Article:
Rambling Roads: Virus Changes

By George A. Hancock
runnergah@comcast.net

The current coronavirus issue is similar to long-distance training. A runner trains diligently running the miles, staying fit while eating healthy. The goal is some distant race or running event. The runner is putting time, effort, and even money into this endeavor. However, so many factors can temper the race-day outcome.

Likewise, so many of us are following the recommended virus guidelines. We tweak those guidelines where necessary, perhaps enhancing their standards with new techniques and practices. Our goal here is staying healthy and safe thus avoiding illness or death. So many realize that despite being healthy it’s possible to carry and transmit that virus to others. And, like running we are not 100% certain of the outcome down the road.

I’m still running every day. My daily run goes on. I’m in the midst of my third lifetime running streak. This streak is over 20 months long. I’m a retired road racer. So, the cancelled or postponed races are not hampering my daily run.

Yet, I always face an intriguing running adversary. Daily weather is my current nemesis. Mother Nature after a mild winter decided to create a wet and cool to cold spring. So, we dress appropriately and run on.

Every morning run finds me reviewing the morning news. I live in the Greater Johnstown, PA region located in Cambria County. Clearly, there is a disconnect between what is happening in the large urban areas versus suburban to rural areas like my own. The Covid-19 death rate and sickness rate is much higher in metropolitan areas.

Cambria, Somerset, Bedford, and Blair counties are border counties. The coronavirus death rate here is miniscule as is the hospitalized sickness ratio. Cambria County for years had a high death rate. This is due to our aging senior population. Plus, we have a high death rate among young adults due to opioid drug use. This sad statistic has not changed. Although, the opioid death rate seems lower now.

Our region really did not need a total shutdown. Practicing the recommended medical and safety guidelines like frequent hand washing, wearing a mask, and avoiding large crowds helped thwart the coronavirus. Now these practices no doubt should be employed during the flu season perhaps preventing the spread of the nasty regular flu.

Yet, I wonder if most local small business firms and various other companies could have continued on in a safe manner. The answer appears yes in hindsight.

Running through the deserted Pitt-Johnstown and Penn Highlands Community College campus grounds is surreal. The nearby Richland High/Middle School and Greater Johnstown Vo-Tech schools are similarly devoid of normal activity. Closing these facilities was understandable. The higher-education locations have an international flavor. These students travel extensively.  Picking up and transmitting an unwanted bug is possible. The high schools are larger with more people and activity too.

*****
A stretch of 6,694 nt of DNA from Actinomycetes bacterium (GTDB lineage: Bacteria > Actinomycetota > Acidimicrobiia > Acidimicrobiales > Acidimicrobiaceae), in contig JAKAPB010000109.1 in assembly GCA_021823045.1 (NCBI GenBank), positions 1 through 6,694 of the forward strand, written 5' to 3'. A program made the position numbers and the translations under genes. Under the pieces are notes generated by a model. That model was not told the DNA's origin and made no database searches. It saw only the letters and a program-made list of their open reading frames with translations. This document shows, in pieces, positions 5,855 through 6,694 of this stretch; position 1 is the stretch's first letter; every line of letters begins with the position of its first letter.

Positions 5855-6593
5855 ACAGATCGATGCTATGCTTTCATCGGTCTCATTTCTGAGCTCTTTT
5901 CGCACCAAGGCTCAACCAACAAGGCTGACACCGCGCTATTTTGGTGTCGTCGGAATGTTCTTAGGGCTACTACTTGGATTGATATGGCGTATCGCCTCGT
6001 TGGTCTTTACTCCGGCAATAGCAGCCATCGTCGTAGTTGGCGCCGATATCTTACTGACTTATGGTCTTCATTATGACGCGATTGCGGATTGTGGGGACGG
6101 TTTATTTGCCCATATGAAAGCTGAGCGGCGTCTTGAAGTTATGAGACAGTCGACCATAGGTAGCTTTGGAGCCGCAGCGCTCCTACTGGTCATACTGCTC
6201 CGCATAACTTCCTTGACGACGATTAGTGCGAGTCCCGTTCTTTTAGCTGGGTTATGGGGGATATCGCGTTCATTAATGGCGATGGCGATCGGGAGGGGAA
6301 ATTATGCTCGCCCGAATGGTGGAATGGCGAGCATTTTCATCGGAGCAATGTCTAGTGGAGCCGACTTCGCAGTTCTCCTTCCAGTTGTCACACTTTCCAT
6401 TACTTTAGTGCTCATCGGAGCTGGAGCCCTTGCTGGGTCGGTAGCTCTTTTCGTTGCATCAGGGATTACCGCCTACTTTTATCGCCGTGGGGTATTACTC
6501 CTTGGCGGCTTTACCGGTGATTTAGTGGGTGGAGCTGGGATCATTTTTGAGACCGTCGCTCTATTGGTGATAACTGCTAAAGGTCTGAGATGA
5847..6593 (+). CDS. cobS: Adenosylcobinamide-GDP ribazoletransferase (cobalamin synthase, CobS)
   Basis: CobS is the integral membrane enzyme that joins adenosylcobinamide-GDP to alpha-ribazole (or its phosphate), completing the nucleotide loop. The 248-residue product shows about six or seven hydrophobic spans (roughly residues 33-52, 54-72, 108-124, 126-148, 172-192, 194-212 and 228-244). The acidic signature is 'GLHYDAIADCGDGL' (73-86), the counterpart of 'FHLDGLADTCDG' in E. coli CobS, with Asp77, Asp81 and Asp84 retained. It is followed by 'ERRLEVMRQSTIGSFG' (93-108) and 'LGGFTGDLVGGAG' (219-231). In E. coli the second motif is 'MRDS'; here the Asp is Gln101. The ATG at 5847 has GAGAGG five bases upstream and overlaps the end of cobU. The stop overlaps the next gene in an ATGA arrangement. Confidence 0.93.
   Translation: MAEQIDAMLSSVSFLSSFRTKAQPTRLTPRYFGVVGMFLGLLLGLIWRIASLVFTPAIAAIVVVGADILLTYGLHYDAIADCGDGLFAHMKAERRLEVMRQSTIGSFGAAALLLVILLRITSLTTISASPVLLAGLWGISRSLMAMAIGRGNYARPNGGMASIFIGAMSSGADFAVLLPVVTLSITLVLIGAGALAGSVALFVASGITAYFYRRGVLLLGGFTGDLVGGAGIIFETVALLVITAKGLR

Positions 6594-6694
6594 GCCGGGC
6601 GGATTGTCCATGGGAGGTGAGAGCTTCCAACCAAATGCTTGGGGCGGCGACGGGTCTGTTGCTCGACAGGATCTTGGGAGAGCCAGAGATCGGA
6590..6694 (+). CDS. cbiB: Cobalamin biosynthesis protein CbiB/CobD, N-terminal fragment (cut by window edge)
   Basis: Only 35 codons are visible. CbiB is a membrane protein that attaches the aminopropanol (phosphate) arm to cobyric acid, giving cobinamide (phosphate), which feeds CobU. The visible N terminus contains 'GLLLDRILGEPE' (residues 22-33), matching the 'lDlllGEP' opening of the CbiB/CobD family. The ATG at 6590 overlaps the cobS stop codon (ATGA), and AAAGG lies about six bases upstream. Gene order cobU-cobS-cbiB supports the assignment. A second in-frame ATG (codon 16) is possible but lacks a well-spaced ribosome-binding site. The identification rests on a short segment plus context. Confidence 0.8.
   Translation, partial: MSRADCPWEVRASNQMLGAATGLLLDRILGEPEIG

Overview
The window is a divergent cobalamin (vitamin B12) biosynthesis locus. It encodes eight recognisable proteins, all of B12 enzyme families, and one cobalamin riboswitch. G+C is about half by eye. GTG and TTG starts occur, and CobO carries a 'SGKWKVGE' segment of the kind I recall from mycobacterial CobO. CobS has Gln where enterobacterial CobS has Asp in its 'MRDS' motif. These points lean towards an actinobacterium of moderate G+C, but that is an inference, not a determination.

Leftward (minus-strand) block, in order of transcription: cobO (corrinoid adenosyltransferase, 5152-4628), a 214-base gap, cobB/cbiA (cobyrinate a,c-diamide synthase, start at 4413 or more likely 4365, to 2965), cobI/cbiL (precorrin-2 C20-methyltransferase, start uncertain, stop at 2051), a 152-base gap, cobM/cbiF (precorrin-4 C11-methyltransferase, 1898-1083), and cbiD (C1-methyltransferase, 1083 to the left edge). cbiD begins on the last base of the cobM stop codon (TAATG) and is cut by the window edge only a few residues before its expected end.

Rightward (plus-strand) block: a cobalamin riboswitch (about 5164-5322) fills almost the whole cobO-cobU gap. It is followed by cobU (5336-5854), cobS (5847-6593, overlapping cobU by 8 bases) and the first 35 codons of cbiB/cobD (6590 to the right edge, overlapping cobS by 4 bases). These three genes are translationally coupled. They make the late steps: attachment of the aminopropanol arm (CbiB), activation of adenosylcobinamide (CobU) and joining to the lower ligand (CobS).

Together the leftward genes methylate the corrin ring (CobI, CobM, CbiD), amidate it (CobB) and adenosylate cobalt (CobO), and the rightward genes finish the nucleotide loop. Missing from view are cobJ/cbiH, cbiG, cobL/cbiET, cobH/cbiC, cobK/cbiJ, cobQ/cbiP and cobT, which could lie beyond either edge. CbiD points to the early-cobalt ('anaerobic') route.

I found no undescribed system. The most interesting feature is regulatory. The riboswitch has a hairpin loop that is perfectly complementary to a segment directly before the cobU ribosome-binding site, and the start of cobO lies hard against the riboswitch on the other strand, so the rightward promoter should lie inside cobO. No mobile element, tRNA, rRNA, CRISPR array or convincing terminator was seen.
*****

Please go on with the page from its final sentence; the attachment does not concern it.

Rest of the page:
One story I mulled for several daily runs dealt with this question: Did we learn anything with these school closings? The answer was sadly yes we did.

Despite the “booming” pre-virus economy so many children depend upon the school system for food. Several of the children’s daily meals came from the schools. These students would go hungry without this basic food-support system.

Cambria County has an extensive backpack food program that provides meals to students on the weekends. Various organizations, companies, groups, etc. provide monetary and food donations to keep this program running. Many volunteers from the educational realm volunteered their time to keep this food program running.

Another key point we learned revolved around home internet and high-tech access. Home schooling depends upon available internet and reliable equipment access. Many folks reside in regions with poor to no internet service. Other students did not have access to reliable computer equipment. Huge sections of many local counties need significant internet and WiFi access upgrades.

Plus, many individuals discovered the hard way that major internet providers like Comcast/Xfinity are not strong enough to handle the increased work/school load from home. This system weekdays, from 10am to 4pm, was extremely slow. Necessary work was not completed due to the staggered overloaded network.

We run, we study, we read, and we learn so much. Life continues on as spring continues growing towards our summer season.

Run smart and stay safe!

River Runners (Harrisburg, PA) get ready for a group run during a pandemic, using appropriate social distancing.


Categories: Features

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